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The Saturday Profile: A British Import: Help for Families of Hostages Seized Abroad

For more than seven months Ms. Briggs kept the news to herself, while secret negotiations to free her uncle were held between the abductors and representatives of the Danish company. He was eventually released after a ransom, for an undisclosed amount, had been paid.

“I didn’t really confide in anybody,” Ms. Briggs said. “That was my way of coping.”

In the more than two decades since, Ms. Briggs, 40, has become an expert in counseling others attempting to cope with the crisis of a relative abducted overseas.

She also is an expert on the motives of foreign hostage takers and an advocate of improved government liaison with the traumatized families of hostages, connections that for many years hardly existed.

Ms. Briggs helped found Hostage UK, a nonprofit charitable organization in Britain for families of Britons held captive by the Islamic State and other extremist groups and criminal gangs. It offers a range of free support services for both families and released hostages, from psychological counseling to assistance in dealing with debt collectors pressing for payments of delinquent bills.

Last year Ms. Briggs, who was awarded the rank of Officer of the Order of the British Empire in 2014 for her work with hostage families, branched out to establish an American chapter, Hostage US, based in Washington.

While there are no official figures on the number of Americans abducted overseas, Ms. Briggs said it’s roughly 200 a year. “This is still an unknown crime,” she said.

Her organization does not conduct hostage negotiations, Ms. Briggs said, seeing that as the purview of law enforcement and security officials. But it can prepare a hostage’s family for what to expect and the questions that should be asked.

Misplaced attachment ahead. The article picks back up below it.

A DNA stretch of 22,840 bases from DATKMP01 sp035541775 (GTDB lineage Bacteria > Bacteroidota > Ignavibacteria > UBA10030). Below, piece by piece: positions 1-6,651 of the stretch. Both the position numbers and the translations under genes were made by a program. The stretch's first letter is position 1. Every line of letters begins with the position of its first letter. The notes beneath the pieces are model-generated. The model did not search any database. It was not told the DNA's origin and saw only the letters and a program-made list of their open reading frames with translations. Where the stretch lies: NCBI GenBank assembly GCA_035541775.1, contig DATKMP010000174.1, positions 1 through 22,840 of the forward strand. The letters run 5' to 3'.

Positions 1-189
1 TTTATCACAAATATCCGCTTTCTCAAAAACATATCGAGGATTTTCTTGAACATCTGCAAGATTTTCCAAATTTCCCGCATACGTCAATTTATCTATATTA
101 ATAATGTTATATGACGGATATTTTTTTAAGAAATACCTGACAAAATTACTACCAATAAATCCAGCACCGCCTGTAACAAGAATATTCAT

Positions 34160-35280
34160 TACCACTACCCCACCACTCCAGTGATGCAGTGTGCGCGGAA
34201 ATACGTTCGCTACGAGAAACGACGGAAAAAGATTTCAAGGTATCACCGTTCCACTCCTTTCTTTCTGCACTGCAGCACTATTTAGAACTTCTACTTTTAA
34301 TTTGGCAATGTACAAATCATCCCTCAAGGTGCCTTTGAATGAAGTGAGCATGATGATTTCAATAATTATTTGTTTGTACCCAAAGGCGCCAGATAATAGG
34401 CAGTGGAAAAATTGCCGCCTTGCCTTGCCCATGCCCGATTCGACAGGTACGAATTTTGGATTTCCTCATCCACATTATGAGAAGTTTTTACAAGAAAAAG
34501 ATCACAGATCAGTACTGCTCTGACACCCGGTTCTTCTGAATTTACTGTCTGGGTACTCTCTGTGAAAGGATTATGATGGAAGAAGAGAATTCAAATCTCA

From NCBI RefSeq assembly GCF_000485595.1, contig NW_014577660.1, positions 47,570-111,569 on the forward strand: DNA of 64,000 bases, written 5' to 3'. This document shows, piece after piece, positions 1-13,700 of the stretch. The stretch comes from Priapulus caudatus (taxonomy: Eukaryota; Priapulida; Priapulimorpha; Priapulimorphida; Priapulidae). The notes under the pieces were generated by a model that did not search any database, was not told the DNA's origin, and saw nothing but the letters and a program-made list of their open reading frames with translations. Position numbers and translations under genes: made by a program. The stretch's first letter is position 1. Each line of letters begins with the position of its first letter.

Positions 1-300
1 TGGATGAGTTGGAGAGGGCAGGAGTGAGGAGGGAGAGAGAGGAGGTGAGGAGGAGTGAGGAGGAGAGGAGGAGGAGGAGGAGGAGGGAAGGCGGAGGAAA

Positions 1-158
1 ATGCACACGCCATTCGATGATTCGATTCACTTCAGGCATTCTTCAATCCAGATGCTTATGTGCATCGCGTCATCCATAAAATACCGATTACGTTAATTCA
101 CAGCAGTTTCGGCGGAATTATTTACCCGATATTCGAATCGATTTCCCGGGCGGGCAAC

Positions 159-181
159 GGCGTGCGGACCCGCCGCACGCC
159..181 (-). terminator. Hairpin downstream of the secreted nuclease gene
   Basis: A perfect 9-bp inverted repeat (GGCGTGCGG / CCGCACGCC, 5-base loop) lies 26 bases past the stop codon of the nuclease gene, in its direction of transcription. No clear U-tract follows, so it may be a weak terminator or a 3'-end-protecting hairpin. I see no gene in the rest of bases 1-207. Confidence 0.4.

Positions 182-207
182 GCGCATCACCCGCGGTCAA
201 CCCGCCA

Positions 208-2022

Ms. Briggs played an indirect role in easing a strict United States government ban on contact with kidnappers, a change made a few years ago by President Barack Obama after the Islamic State had beheaded American captives.

Acknowledging that his administration had failed the families of those captives, Mr. Obama said that going forward, the United States government could under some circumstances negotiate with hostage takers. While he did not relax a ban on paying ransoms, he also said communication would be permissible between hostage takers and “the families of hostages or third parties who help these families.”

Mr. Obama also said families should not be threatened with criminal charges if they sought to pay ransoms, as happened to the parents of James W. Foley, an American journalist who was the first of the American captives held by the Islamic State to be beheaded.

Diane Foley, Mr. Foley’s mother and a critic of how the Obama administration had handled his case, said her advocacy for hostage families had been partly inspired by the work of Ms. Briggs. They became acquainted when the Foleys sought help from Hostage UK, and grew closer after Mr. Foley had been killed.

Ms. Briggs visited the Foleys in their New Hampshire home. “I was so touched not only by her compassion but that she’s spent her whole career doing that work,” Mrs. Foley said. “There was nobody doing that in the United States.”


Diane and John Foley at a Mass for their son, the journalist James W. Foley, in Rochester, N.H., in 2014. Credit Cheryl Senter for The New York Times

A charitable foundation started by the Foleys, along with support from the Ford Foundation, helped Ms. Briggs establish Hostage US, which she runs with a few assistants and a staff of trained volunteers.

Ms. Briggs said Hostage US had handled approximately 30 cases and was “gearing up” for a capacity of 100 cases per year. She declined to identify any, under the organization’s pledge of confidentiality to families, but said they included “both political and terrorist cases, and kidnap-for-ransom criminal cases.”